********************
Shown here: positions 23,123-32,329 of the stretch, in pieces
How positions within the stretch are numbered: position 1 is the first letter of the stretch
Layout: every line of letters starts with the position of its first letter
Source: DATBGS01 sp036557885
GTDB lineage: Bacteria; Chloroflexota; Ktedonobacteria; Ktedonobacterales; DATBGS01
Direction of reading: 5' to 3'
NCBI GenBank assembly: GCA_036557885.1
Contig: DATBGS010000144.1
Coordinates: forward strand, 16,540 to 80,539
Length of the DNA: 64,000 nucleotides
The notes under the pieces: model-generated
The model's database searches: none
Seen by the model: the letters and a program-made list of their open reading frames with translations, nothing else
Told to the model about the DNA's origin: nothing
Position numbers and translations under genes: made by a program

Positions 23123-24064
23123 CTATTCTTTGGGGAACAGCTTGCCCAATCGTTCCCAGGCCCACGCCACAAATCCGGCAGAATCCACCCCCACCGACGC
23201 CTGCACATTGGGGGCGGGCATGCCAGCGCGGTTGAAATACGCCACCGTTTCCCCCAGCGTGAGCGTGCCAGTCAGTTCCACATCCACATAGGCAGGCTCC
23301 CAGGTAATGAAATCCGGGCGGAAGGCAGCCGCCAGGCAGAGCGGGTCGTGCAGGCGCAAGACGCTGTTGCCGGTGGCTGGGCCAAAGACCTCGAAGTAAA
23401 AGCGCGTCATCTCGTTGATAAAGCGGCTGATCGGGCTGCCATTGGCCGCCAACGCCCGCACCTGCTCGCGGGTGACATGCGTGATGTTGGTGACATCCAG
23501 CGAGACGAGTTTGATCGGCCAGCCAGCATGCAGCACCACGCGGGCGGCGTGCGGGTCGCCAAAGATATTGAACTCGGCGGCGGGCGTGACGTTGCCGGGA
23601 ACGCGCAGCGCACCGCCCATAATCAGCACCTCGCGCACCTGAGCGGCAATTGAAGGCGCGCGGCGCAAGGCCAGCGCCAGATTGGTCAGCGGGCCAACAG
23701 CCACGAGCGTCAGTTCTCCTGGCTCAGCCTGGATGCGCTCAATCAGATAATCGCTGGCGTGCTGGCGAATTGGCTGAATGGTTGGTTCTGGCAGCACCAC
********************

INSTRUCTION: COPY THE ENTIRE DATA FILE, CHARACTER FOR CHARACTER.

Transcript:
Shown here: positions 23,123-32,329 of the stretch, in pieces
How positions within the stretch are numbered: position 1 is the first letter of the stretch
Layout: every line of letters starts with the position of its first letter
Source: DATBGS01 sp036557885
GTDB lineage: Bacteria; Chloroflexota; Ktedonobacteria; Ktedonobacterales; DATBGS01
Direction of reading: 5' to 3'
NCBI GenBank assembly: GCA_036557885.1
Contig: DATBGS010000144.1
Coordinates: forward strand, 16,540 to 80,539
Length of the DNA: 64,000 nucleotides
The notes under the pieces: model-generated
The model's database searches: none
Seen by the model: the letters and a program-made list of their open reading frames with translations, nothing else
Told to the model about the DNA's origin: nothing
Position numbers and translations under genes: made by a program

Positions 23123-24064
23123 CTATTCTTTGGGGAACAGCTTGCCCAATCGTTCCCAGGCCCACGCCACAAATCCGGCAGAATCCACCCCCACCGACGC
23201 CTGCACATTGGGGGCGGGCATGCCAGCGCGGTTGAAATACGCCACCGTTTCCCCCAGCGTGAGCGTGCCAGTCAGTTCCACATCCACATAGGCAGGCTCC
23301 CAGGTAATGAAATCCGGGCGGAAGGCAGCCGCCAGGCAGAGCGGGTCGTGCAGGCGCAAGACGCTGTTGCCGGTGGCTGGGCCAAAGACCTCGAAGTAAA
23401 AGCGCGTCATCTCGTTGATAAAGCGGCTGATCGGGCTGCCATTGGCCGCCAACGCCCGCACCTGCTCGCGGGTGACATGCGTGATGTTGGTGACATCCAG
23501 CGAGACGAGTTTGATCGGCCAGCCAGCATGCAGCACCACGCGGGCGGCGTGCGGGTCGCCAAAGATATTGAACTCGGCGGCGGGCGTGACGTTGCCGGGA
23601 ACGCGCAGCGCACCGCCCATAATCAGCACCTCGCGCACCTGAGCGGCAATTGAAGGCGCGCGGCGCAAGGCCAGCGCCAGATTGGTCAGCGGGCCAACAG
23701 CCACGAGCGTCAGTTCTCCTGGCTCAGCCTGGATGCGCTCAATCAGATAATCGCTGGCGTGCTGGCGAATTGGCTGAATGGTTGGTTCTGGCAGCACCAC